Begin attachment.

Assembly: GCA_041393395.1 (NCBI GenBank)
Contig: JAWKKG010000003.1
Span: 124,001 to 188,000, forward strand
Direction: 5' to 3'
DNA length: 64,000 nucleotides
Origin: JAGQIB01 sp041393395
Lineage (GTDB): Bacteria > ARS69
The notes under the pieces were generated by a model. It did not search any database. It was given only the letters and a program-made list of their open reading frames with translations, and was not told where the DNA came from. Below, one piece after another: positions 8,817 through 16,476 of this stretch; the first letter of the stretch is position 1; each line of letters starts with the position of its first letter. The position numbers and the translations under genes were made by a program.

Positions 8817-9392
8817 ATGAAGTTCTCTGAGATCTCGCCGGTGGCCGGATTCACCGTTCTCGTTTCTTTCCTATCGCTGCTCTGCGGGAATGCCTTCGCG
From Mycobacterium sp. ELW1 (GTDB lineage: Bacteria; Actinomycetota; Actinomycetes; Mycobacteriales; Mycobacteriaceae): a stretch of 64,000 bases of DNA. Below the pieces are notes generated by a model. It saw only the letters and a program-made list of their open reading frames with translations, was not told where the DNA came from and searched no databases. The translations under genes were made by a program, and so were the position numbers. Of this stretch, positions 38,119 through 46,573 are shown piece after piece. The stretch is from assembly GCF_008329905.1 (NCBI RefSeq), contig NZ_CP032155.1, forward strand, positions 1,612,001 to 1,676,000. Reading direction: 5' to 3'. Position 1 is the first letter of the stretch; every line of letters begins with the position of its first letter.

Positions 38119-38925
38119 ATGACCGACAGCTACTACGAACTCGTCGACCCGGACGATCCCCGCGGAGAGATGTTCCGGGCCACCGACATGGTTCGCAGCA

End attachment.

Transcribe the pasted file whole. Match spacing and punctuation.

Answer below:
Assembly: GCA_041393395.1 (NCBI GenBank)
Contig: JAWKKG010000003.1
Span: 124,001 to 188,000, forward strand
Direction: 5' to 3'
DNA length: 64,000 nucleotides
Origin: JAGQIB01 sp041393395
Lineage (GTDB): Bacteria > ARS69
The notes under the pieces were generated by a model. It did not search any database. It was given only the letters and a program-made list of their open reading frames with translations, and was not told where the DNA came from. Below, one piece after another: positions 8,817 through 16,476 of this stretch; the first letter of the stretch is position 1; each line of letters starts with the position of its first letter. The position numbers and the translations under genes were made by a program.

Positions 8817-9392
8817 ATGAAGTTCTCTGAGATCTCGCCGGTGGCCGGATTCACCGTTCTCGTTTCTTTCCTATCGCTGCTCTGCGGGAATGCCTTCGCG
From Mycobacterium sp. ELW1 (GTDB lineage: Bacteria; Actinomycetota; Actinomycetes; Mycobacteriales; Mycobacteriaceae): a stretch of 64,000 bases of DNA. Below the pieces are notes generated by a model. It saw only the letters and a program-made list of their open reading frames with translations, was not told where the DNA came from and searched no databases. The translations under genes were made by a program, and so were the position numbers. Of this stretch, positions 38,119 through 46,573 are shown piece after piece. The stretch is from assembly GCF_008329905.1 (NCBI RefSeq), contig NZ_CP032155.1, forward strand, positions 1,612,001 to 1,676,000. Reading direction: 5' to 3'. Position 1 is the first letter of the stretch; every line of letters begins with the position of its first letter.

Positions 38119-38925
38119 ATGACCGACAGCTACTACGAACTCGTCGACCCGGACGATCCCCGCGGAGAGATGTTCCGGGCCACCGACATGGTTCGCAGCA